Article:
We’re living through a revolution when it comes to starting new businesses. 15 years ago you could have had an idea that would change the world but recruiting a top-tier remote team of talent was enough to bring world-changing ideas to their knees.
But times have changed. That idea floating around in your head can be brought to life all from your computer or even your phone. The technology we have access to in order to build and connect remote teams is incredible. Working from your office or living room or even your bedroom is completely realistic and building an armchair enterprise is becoming more attainable by the day.
However, that’s not to say we’re in a significantly better position now. Remote work is hard. A recent study claims the more remote hours people work, the less productive they become. In fact, apparently 70% of people who work full-time from home feel like they’re less productive than they were in the office. This statistic may sound scary but these are just teething problems.
The truth is we’re at the start of understanding how to work remotely en masse. Trying to mimic the rituals and nuances of an office is nowhere near as effective as finding relevant replacements that cohesively fit into the routine of a remote worker. Or as our Co-Founder, Pierre Touzeau puts it:
In office culture, the language has been defined organically by rituals that are happening naturally. But the remote-first culture is much more explicit because things aren't as organic. - Pierre Touzeau, Co-Founder at Claap
So when it comes to putting your remote team together, there’s 5 things you should keep in mind. For us at Claap, these are processes we lean on to stay motivated and hit our goals.
Seize the global talent pool
Upwork estimates that 22% of the American population will be working remotely by 2025. That’s over 30 million people. The biggest tech companies in the world like Apple, Amazon, Google, and Meta hire remotely, giving them access to the best of the best, not just the best in town.
Currently 44% of global companies don’t hire remotely, giving your business an edge if you’re able to offer a remote or even hybrid option. The people love working remotely and are looking for remote jobs say these are their main benefits:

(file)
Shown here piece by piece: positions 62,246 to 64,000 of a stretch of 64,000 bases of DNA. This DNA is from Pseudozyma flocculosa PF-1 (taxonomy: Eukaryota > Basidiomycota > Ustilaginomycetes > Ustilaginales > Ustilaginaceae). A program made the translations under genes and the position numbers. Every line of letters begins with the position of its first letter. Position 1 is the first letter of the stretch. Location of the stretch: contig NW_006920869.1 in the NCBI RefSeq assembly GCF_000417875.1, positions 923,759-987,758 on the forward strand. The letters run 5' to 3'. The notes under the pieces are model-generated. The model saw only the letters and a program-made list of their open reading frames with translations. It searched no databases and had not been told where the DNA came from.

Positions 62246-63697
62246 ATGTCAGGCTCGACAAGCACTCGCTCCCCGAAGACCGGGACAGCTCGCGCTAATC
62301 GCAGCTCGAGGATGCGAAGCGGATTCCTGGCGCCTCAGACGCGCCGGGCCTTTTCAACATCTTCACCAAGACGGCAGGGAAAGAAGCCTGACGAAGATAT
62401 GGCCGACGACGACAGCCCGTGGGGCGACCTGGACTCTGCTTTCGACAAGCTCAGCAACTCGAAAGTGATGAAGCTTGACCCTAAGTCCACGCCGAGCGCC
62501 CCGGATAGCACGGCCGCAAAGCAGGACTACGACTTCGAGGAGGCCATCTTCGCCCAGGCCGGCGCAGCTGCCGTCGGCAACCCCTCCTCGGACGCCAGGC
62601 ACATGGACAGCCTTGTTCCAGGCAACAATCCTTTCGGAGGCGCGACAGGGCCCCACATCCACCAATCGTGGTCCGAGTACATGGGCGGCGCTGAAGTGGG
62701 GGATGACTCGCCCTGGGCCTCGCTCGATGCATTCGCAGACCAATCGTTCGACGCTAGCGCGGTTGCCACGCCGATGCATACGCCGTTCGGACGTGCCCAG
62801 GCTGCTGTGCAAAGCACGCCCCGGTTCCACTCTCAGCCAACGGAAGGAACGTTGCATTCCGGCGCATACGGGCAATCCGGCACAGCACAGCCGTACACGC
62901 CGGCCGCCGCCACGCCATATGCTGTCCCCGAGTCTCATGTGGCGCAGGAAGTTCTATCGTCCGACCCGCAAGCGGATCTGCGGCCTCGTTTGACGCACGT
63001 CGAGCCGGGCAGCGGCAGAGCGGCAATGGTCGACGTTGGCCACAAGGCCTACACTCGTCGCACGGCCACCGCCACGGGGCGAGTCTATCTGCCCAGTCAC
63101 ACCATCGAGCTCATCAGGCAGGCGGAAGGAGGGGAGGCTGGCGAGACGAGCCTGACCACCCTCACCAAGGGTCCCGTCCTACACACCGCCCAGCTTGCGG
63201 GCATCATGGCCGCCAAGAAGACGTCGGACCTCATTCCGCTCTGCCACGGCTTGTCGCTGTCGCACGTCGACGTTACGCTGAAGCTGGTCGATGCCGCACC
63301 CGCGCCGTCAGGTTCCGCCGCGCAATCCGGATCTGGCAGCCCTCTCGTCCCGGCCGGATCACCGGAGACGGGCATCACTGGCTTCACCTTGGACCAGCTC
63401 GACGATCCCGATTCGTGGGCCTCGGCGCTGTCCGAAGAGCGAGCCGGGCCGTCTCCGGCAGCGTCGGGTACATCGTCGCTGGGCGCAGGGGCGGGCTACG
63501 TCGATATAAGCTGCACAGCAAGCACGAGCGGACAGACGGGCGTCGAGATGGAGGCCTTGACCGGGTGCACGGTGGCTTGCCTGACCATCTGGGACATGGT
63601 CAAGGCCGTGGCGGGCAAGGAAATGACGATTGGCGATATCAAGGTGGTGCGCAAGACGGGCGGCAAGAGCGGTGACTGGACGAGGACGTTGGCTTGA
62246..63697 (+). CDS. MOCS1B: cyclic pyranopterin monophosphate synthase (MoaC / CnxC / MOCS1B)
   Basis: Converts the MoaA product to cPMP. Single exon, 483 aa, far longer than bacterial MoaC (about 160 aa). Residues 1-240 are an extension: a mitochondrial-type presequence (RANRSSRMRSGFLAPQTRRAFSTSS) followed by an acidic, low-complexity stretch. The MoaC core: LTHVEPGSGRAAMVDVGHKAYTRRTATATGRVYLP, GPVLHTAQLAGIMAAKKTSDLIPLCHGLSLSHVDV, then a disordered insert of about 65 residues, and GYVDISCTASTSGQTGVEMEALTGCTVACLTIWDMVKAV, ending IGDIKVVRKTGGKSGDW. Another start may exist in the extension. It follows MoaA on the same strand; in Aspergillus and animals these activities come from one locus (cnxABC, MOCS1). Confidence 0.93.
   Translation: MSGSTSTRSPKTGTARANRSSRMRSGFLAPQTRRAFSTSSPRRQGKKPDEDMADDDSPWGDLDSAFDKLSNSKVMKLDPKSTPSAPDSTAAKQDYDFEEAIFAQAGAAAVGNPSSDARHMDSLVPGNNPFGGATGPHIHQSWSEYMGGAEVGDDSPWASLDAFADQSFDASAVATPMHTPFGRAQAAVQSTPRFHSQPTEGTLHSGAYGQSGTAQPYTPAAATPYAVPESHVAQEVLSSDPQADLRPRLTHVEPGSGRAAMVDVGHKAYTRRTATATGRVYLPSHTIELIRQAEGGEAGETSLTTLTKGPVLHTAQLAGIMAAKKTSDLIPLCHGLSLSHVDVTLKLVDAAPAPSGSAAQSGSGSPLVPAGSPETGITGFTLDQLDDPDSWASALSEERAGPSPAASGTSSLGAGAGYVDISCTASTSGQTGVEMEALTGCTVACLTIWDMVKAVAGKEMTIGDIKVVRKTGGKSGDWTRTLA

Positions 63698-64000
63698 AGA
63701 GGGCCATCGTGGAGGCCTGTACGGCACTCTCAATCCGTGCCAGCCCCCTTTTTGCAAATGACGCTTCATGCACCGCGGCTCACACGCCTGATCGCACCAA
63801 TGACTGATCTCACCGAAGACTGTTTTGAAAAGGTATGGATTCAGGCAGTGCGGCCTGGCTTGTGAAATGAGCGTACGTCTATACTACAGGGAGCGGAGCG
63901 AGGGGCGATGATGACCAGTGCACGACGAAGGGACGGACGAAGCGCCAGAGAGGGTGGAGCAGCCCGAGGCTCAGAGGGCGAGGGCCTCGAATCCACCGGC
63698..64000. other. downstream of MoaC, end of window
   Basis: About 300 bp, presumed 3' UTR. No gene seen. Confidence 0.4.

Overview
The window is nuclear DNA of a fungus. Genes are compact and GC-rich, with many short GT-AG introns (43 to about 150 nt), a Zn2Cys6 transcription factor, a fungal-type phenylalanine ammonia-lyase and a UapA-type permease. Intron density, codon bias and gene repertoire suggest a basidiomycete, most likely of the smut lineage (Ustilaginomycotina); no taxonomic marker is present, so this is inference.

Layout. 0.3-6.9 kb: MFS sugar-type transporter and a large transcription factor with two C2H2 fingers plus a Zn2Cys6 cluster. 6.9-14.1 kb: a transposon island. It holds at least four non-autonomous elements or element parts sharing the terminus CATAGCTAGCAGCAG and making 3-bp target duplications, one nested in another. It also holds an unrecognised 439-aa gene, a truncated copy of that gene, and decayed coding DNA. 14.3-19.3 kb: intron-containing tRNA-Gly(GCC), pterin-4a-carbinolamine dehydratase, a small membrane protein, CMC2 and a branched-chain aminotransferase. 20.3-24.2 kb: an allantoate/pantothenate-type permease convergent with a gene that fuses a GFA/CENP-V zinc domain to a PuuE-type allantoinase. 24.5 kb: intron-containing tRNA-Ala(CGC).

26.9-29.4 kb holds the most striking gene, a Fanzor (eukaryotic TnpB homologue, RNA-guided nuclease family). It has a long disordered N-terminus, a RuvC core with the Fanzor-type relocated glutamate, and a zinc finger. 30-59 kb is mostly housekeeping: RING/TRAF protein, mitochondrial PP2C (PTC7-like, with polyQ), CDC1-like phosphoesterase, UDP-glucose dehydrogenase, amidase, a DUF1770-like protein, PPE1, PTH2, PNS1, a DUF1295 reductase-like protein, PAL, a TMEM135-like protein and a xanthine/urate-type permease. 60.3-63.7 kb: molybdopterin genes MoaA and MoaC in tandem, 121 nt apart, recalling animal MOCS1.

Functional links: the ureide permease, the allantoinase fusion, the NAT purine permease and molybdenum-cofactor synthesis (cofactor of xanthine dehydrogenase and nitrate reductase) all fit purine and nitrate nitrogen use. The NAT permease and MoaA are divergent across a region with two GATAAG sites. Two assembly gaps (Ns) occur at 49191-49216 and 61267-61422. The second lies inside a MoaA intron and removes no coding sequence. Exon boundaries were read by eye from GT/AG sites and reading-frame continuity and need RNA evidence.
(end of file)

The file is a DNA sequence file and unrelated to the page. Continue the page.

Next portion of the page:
- Less distractions
- More productive (in contrast to other studies)
- Generally happier
If these are the top three benefits for this audience, it’s important for you to make sure your business recruits with this in mind. If you make it clear you understand the benefits of remote work, great talent is more likely to believe in your values.
Always improve onboarding
First impressions still matter even when you’re doing it all through a screen. Your kick-off calls, onboarding exercises, and introductory calls, they can all be improved. One of the most exciting but volatile parts of working remotely is streamlining rituals without losing the value. New hires want to be guided through the training but they also need independence.
Working remotely is naturally a much more solitary way of working and it’s important to give new hires the time and space to exercise their brain muscles in new and exciting ways. That’s why we really believe in using our own product internally and replacing the back-to-back onboarding meetings with async video collaboration so new team members still feel empowered and involved while having the breathing room to explore and excel.
At Claap, we’re constantly trying to improve our onboarding and it’s as simple as having a feedback form at the end of your onboarding period. Whether it’s a task in Notion, a ticket in Asana or even just a Slack bot, fresh minds naturally think outside the box and can do wonders for your hiring culture whether it’s increasing the lifecycle of your employees or getting people up to speed, independent, and working faster.